Dimebag’s death 10 years later: our staff reacts

Posted by on December 8, 2014

Photo of Dimebag DARRELLThere’s no other way around it. December 8th is one of the darkest days in music history, in which two of its’ biggest stars were assassinated. John Lennon and Dimebag Darrell Abbott’s deaths occurred 24 years apart, but are linked together by the tragedy and senselessness of how they occurred. While many elsewhere are having musicians recount their thoughts and memories of Dime, none will be able to do it better than Phil himself, so we’re just going to share the memories we have of Pantera and Dime in general on the 10th anniversary of him being cut down in his prime:


Bram: There are certain events, especially tragedies, that occur where you’ll always remember where you were when they happened. The older generation has Kennedy being assassinated, or the Space Shuttle blowing up. More immediately, everyone can likely recall where they were when 9/11 took place.  Likewise, I remember 12/8/04 like it was yesterday. It was actually a normal Wednesday night, and I was home, getting ready to go to sleep. A text message came in from my friend Zena at around midnight asking if I’d heard about the shooting in Ohio at the Damageplan show. I hadn’t heard anything about it, but assumed that there was no way any of the musicians were hurt. I’d seen Damageplan the prior week on tour with Shadows Fall and The Haunted, and remember Dime walking by me, so the only initial thought that went through my head was “another metalhead giving the genre a bad name.”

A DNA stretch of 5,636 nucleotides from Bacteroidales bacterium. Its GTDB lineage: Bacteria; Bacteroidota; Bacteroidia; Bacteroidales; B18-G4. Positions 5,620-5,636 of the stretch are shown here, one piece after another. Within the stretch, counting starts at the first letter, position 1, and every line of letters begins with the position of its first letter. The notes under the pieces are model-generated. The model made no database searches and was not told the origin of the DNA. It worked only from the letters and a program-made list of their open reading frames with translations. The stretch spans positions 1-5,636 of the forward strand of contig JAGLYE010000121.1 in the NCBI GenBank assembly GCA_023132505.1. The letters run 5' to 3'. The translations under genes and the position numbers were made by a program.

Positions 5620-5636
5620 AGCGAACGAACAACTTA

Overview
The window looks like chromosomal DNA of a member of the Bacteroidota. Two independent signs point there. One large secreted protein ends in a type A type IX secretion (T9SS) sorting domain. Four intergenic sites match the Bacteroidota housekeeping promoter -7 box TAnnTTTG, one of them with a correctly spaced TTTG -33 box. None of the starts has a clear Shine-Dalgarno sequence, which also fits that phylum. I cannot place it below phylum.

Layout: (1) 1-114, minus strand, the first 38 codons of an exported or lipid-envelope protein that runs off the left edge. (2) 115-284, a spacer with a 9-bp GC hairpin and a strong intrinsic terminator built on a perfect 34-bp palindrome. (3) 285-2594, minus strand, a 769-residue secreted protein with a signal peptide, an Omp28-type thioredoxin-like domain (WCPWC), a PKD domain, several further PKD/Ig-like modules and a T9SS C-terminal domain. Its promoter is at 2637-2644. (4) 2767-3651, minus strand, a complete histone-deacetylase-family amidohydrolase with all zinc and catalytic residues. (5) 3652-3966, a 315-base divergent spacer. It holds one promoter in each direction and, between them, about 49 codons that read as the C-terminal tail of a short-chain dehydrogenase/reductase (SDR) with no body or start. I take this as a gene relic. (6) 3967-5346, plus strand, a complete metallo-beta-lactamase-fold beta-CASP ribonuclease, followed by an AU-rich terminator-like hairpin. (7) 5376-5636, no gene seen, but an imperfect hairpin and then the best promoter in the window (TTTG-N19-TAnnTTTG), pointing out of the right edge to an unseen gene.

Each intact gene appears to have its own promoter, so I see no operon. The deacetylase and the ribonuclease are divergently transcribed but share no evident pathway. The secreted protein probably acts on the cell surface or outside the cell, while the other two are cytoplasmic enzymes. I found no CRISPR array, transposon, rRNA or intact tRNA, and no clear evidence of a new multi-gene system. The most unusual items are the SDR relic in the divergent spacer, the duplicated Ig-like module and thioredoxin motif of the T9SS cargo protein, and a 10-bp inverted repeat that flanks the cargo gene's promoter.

I was immediately glued to my computer screen, trying to find out more about what had happened, both as a concerned metal fan and a writer for Billboard Radio Monitor at the time. There was no word anywhere yet. Zena kept hearing more from her source, and eventually told me that Dimebag had been killed. I was in somewhat of a state of denial, and by the time I finally willed myself to go to sleep, the only official reports were murky, only stating that there had been a shooting at the Alrosa Villa. The next morning, everything was confirmed and it was an international news story. I went to work with the grim task of having to report about something that I was very close to. I spoke with a radio host that was at the show when it happened and he gave me his eyewitness account. Of all the stories I wrote that made it into Billboard, this one might have had the most emotional weight.



My personal memories of Pantera and Dime don’t have as much emotional resonance. I’d first heard about Pantera via “Cowboys From Hell,” which I played incessantly on my college radio show. I remember the ads that were in Hit Parader and Circus (the Revolver and Decibel of the time) saying “If you’re expecting something heavy from Pantera, you’re going to be crushed.” And we were. By the time Vulgar Display of Power came out, all metal fans had a new favorite band, even if they’d been a household name around Texas. I rediscovered Power Metal, which was in my station’s then-massive vinyl library (I know, i’m old as fuck), and while we made fun of them looking glam metal, it was undeniable that Dime had a signature sound. I’d seen Pantera countless times, with the last time being in February 2000, on tour with Black Sabbath and Deftones. I wish I’d known then that it was going to be the last time I’d see them.